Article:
Have you ever had those times when you’re caught up in your head about something for hours? Just sitting there, not moving, just thinking round and round. You sort of know you should get up and distract yourself, but you don’t. You’re in a hole.
I’ve experienced this. And I suspect many more people have too, and more so over the last 18 months or so. That’s why it is more important than ever to MOVE.
A CALL FOR PHYSICAL MOVEMENT AND MENTAL CHALLENGE
The more time we spend in our heads and inside our homes, the less time we have awareness of our physical body and our environment. Our minds have more time to perpetuate our fears without challenge. What’s worse in this age of incessant social media and rolling news coverage, is that new fears are also being fed to us as we sit at home scrolling.
If we don’t check this swirling mental concoction with some physical movement or purposeful action, we become a receptacle for fear and anxiety which is harmful to ourselves and those around us. “Getting out of your house” and moving will have two important benefits.
I am a huge advocate of regular, rigorous exercise but aside from the obvious physical health impacts, it is a massive mood booster. The reason I’ve noticed this is so useful is that it forces you to concentrate on your physical body. Any stress or anxious thoughts are concentrated in your mind. When you begin to exercise, that energy shifts from all up top, to below your neck.
Your awareness redistributes from your head to the rest of your body
Seeing as your arms and legs don’t harbour thoughts and fears (at least not in the same way as the mind), these anxieties have less energy to perpetuate in your head – the energy has been drained away. What’s more, is that your physical movements are happening in the present and you are focussing on them. Think of physical exercise as a form of meditation to bring you into the present (it doesn’t just have to be yoga!).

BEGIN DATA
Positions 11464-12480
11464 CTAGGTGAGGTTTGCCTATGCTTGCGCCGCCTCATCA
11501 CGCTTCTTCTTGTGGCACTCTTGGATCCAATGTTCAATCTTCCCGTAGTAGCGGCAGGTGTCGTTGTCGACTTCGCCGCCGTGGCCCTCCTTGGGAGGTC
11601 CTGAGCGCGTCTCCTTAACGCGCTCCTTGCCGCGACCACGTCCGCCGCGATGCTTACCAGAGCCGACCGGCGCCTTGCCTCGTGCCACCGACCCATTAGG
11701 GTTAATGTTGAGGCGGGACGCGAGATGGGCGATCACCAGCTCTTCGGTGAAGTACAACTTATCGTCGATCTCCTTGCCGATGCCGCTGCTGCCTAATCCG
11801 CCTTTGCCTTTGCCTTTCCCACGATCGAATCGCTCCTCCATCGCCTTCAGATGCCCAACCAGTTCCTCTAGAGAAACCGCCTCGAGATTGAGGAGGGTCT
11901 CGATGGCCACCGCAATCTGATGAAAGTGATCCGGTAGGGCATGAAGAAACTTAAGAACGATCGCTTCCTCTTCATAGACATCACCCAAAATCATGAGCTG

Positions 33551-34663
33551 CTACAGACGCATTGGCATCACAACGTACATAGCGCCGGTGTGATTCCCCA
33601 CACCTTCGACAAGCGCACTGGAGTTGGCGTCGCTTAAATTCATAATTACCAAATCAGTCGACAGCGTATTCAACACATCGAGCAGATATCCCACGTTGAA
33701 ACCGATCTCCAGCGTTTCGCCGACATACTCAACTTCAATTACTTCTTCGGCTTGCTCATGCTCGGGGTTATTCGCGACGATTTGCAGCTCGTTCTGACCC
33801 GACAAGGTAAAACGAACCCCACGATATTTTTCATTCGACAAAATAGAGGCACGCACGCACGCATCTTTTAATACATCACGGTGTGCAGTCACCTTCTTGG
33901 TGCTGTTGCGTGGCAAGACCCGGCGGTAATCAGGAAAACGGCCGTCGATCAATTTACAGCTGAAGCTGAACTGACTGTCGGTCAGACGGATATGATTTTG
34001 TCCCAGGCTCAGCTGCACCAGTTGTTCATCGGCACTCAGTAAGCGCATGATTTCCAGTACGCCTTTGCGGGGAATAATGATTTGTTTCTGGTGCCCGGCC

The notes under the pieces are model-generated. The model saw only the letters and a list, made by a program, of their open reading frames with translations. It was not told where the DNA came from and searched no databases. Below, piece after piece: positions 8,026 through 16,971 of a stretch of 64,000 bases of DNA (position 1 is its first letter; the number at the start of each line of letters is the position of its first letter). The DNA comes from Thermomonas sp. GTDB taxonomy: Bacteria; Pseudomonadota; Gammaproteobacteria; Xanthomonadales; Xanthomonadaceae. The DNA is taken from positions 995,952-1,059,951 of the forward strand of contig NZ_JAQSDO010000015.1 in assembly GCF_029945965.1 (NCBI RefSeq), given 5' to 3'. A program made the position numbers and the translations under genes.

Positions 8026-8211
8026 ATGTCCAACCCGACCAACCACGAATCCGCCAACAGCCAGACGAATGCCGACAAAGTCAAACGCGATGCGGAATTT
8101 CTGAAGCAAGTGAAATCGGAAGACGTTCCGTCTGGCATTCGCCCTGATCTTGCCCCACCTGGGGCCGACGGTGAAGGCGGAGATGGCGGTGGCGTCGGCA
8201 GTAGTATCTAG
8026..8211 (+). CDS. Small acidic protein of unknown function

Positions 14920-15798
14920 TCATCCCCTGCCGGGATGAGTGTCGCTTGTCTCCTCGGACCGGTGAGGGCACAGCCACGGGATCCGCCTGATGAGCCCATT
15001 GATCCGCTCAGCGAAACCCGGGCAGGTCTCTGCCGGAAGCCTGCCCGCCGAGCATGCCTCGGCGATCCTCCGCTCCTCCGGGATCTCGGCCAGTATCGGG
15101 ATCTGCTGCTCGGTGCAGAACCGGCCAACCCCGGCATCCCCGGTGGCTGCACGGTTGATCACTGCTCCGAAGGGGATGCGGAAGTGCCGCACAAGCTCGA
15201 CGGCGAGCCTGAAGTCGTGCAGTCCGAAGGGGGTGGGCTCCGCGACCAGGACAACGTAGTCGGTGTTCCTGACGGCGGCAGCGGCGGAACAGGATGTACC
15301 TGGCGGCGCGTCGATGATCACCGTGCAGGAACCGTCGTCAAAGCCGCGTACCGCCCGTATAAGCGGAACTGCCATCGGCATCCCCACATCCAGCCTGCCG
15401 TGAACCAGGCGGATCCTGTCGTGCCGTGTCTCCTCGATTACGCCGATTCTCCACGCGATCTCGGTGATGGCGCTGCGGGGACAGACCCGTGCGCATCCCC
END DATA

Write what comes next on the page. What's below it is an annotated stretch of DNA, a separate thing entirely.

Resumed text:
My personal exercise regime revolves largely around using weights. Let me tell you that I cannot worry about a stressful day at work at the same time as trying to stop myself from being squashed by a barrel!
Getting out and moving doesn’t always have to be as intense as weight training of course. A walk around the neighbourhood also does a great job of refocussing our attention away from all the mental junk going on in our heads. A walk can be made mindful by consciously observing our environment. For example, you could:
- Notice every time you spot something a particular colour;
- Name the sounds you hear as you walk;
- Play “I Spy”;
- Count the number of steps it takes to reach the end of the road.
By getting active and using other senses, stressful energy is dissipated through the body. A bit like an hourglass with all the sand in the top trickling down to the bottom when it’s turned upside down. And just like an hourglass, we have to keep moving regularly to maintain balance.
The second of the benefits to getting outside has less to do with exercise and more to do with an active challenge to your worries. Do you stop yourself from trying something based on a news story? Does the concern that holds you back come from hearsay or your own lived experience?
If our worries prevent us from getting outside, physically and symbolically, they remain unchecked and unchallenged. The fear lives in our imagination and may simply grow, keeping us in our comfort zones where it grows even more and makes us less likely to challenge it. A vicious circle.
I have had words of warning from people who are really just projecting their fears onto me. I was once deterred from taking a bus home late one night because it was thought the people on the bus were a threat. This came from someone who never gets on the bus! When these warnings come from a shrinking away from life and an overgrown worry in somebody else’s mind, rather than from a real-life experience, I tend not to listen too much.
I am not encouraging reckless behaviour, just a responsible challenge to fear. This simply means taking a fear (yours or someone else’s) and saying “really? let’s try it and see for myself”. Otherwise, the anxiety will conquer you and keep you stuck in one place.
The experience will teach more than taking another’s word for it; it will give confidence and feed your unique perspective on life and challenge so-called “established wisdom”.
Being physically restricted leads to the same in our minds. Be bold, get out your house, get out your head!